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Life of a Thari farmer having 11 kids


Pakistan is the fifth most populated country of the world and with the current population growth rate; it is expected to become the fourth most populated country by 2030.

Such massive population growth poses serious challenges to the country’s development pursuits. While there are multiple reasons for such a large population, one key element unanimously agreed at all levels is the lack of family planning.

Meet with a Tharparkar based farmer Maroo Bheel from village Mole Je Dhani, a remote backward area of Thar, in which most educated person’s qualification is just intermediate. 

Maroo have 11 kids including 4 girls and 7 boys, he doesn’t have any settled job or business depended on his monsoon-based field and supporting his family.  

When Thar Education Alliance reported the lifestyle of Maroo Bheel, he expressed that at the age of 45 it is very hard to give support the dreams of my kids, though they are interested to go to good schools for quality education, hospitals for health, and also its hard enough to give water to their desires. 

Maroo said, ‘By choosing to have a smaller family, we can all live within our means, reduce the pressure on our Earth’s resources, protect the natural world and ensure that there will be enough of everything we need for everyone– something we all have a right to.’ 

Our friends, families, colleagues enrich our lives, and we wouldn’t want it any other way. But to make sure our planet can sustain everyone; we need to think seriously about what a sustainable population looks like.

Population Matters are empowering people to choose smaller families by raising awareness of the issue, education, campaigning, and lobbying government.

Individuals – single people, couples, and families – also have the power to make a difference.You can make the biggest difference of all. You can choose to have a smaller family and enjoy the benefits this brings.

By choosing to have a smaller family you are also putting less strain on the Earth’s resources and reducing the detrimental effects we are having on our environment.When people move away from villages, jobs, schools, shops and other facilities also disappear.

The government needs to tackle the causes and effects of population decline, for instance by cutting down on the number of new homes being built. Maroo also expressed that Livelihood of a majority of Thari people depends on livestock and agriculture.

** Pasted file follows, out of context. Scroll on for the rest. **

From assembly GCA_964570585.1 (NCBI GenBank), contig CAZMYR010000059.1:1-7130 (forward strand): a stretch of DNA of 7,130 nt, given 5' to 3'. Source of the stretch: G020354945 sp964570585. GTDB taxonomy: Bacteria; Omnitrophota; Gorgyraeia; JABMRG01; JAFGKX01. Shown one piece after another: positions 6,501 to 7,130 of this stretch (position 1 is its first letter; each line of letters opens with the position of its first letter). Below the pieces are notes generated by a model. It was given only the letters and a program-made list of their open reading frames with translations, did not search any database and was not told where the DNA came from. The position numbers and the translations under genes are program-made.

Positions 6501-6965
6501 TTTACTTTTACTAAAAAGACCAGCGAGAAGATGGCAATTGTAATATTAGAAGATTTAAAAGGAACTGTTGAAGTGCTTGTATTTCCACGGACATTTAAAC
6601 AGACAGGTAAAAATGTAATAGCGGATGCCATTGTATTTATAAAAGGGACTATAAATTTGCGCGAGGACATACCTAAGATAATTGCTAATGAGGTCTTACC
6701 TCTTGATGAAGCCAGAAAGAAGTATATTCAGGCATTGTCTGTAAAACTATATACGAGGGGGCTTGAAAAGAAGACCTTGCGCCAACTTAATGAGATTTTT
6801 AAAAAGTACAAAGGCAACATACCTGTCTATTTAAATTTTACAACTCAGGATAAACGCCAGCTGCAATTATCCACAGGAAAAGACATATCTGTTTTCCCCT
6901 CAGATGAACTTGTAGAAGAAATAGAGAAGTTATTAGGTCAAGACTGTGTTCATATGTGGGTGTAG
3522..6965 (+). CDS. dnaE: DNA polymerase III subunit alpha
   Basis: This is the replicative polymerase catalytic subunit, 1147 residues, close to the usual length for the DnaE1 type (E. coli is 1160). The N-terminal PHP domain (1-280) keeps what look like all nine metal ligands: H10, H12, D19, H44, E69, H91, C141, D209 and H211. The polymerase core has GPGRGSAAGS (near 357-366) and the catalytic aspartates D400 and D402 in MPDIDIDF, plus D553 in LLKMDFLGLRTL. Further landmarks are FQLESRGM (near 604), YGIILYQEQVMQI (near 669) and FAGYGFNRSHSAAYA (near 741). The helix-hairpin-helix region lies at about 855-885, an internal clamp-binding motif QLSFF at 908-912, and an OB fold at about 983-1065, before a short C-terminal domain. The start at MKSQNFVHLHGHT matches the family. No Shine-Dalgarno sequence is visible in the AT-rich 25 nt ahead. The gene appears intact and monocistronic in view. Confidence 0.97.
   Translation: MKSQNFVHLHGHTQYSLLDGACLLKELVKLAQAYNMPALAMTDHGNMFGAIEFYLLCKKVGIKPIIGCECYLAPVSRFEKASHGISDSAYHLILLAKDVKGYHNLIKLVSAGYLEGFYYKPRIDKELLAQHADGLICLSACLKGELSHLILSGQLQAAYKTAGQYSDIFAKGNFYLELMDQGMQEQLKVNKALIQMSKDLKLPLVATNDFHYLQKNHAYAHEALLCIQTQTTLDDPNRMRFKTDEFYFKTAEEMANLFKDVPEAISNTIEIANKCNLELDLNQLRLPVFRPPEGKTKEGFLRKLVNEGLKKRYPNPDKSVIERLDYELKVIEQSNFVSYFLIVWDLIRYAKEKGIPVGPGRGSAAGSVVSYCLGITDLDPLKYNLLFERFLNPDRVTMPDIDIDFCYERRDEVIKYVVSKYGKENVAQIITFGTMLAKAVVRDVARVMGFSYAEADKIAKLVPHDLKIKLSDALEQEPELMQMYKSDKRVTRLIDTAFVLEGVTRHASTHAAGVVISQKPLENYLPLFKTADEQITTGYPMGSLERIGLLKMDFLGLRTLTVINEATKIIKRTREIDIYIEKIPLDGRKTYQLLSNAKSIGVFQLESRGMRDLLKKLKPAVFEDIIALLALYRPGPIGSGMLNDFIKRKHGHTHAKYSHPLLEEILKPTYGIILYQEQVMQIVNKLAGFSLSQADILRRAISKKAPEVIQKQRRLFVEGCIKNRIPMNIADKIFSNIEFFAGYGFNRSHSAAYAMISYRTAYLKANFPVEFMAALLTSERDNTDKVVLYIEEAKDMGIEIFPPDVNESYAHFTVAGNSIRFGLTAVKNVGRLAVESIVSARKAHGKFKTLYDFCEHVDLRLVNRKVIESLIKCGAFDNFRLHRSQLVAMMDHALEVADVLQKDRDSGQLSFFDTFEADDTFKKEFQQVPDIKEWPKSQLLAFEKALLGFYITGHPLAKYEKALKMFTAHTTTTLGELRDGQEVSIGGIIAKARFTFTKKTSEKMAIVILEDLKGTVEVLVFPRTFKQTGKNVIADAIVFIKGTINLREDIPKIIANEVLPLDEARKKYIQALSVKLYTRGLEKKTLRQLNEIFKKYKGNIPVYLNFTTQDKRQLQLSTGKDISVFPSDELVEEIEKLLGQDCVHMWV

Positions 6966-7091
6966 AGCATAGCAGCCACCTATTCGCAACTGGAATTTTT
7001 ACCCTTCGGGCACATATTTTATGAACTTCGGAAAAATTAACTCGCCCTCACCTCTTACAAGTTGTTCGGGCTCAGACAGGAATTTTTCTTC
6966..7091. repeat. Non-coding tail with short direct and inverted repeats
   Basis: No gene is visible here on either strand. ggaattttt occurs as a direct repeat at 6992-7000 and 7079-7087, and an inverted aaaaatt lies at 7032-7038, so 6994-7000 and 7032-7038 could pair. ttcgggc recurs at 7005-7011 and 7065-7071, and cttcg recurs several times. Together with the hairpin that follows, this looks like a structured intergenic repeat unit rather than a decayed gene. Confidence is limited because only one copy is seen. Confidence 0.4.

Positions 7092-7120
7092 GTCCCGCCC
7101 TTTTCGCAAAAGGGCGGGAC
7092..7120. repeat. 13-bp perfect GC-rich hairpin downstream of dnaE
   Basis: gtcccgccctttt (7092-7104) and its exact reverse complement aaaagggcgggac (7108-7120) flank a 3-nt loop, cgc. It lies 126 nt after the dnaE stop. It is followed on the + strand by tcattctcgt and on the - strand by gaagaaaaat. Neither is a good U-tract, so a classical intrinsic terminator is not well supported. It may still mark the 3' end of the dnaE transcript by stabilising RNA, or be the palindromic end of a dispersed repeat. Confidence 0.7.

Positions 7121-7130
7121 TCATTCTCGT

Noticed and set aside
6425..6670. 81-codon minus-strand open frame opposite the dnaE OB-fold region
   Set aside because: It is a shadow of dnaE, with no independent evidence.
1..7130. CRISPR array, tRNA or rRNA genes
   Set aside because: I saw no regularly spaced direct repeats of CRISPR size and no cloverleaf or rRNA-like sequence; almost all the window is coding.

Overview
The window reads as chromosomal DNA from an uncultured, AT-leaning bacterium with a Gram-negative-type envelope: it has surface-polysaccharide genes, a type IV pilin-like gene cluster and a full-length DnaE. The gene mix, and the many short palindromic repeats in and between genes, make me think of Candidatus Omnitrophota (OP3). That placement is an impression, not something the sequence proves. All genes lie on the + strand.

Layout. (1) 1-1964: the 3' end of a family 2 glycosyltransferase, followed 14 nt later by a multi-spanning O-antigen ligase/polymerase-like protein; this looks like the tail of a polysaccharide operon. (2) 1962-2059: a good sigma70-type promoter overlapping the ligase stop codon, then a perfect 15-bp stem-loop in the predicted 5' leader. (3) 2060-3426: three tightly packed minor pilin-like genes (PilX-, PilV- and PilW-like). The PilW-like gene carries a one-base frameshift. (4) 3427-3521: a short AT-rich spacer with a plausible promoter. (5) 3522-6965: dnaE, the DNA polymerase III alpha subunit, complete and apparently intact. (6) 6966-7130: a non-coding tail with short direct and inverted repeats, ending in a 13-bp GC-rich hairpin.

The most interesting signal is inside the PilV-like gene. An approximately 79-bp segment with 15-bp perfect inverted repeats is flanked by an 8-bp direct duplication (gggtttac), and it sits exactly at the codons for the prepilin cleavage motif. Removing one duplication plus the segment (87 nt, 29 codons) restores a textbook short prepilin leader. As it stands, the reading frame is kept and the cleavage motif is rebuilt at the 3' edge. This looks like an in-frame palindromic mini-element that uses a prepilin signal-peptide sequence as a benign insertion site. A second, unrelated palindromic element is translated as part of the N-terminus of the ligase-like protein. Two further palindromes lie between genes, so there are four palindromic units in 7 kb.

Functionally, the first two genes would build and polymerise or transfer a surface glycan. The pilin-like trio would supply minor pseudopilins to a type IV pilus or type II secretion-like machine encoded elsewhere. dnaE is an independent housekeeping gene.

The rainfall and the locust attack on crops have pushed Tharis into yet another difficult time. And at that moment you can’t migrate to barrage colonies with overpopulated family.  

Maroo’s wife also stressed that ‘For her kids are blessing by God, but when it comes to raising up them without compensating or dividing the things unequally it hurts, so at least I can request to my son, immediate family, and neighbors to make a plan of the family for a healthy life and environment.’    

The government wants to maintain the livability of areas where the population is shrinking or where decline is forecast. The provincial and municipal authorities hold primary responsibility for tackling the consequences of population decline and demographic aging.

Their efforts are supported by the central government. But the authorities cannot tackle the problem alone. They need to work together with housing associations, care institutions, active members of the community, and businesses.

Seeto, 12 years old and elder son of Maroo emphasized that ‘back to December when he went to the marriage ceremony of his cousin sister, he observed that a heavy dowry was gifted to his cousin and its net worth will be around 35K-40K PKR and I’m sure my father couldn’t do this for his 4 daughters, so as per my thought smart and small families can manage the things positively and for us it’s challenging to be with society.’

When approached to District Population Officer Tharparkar, Mr Ismail Mangrio, he shared that babies absorb a lot of vitamins and nutrients from their mothers and it’s important to replenish these before the next pregnancy.

WHO guidelines recommend that women wait at least 24 months, while other studies suggest 12 to 18 months is a reasonable gap.

Women often wonder what the ideal amount of time is to wait after giving birth before getting pregnant again. There are practical considerations, such as the desired age gap between siblings, and physiological ones, such as maternal age

Mangrio also added that, due to COVID-19 they’re not visiting villages or fields, but Lady Health Workers are playing their role by mobilizing local communities and women.

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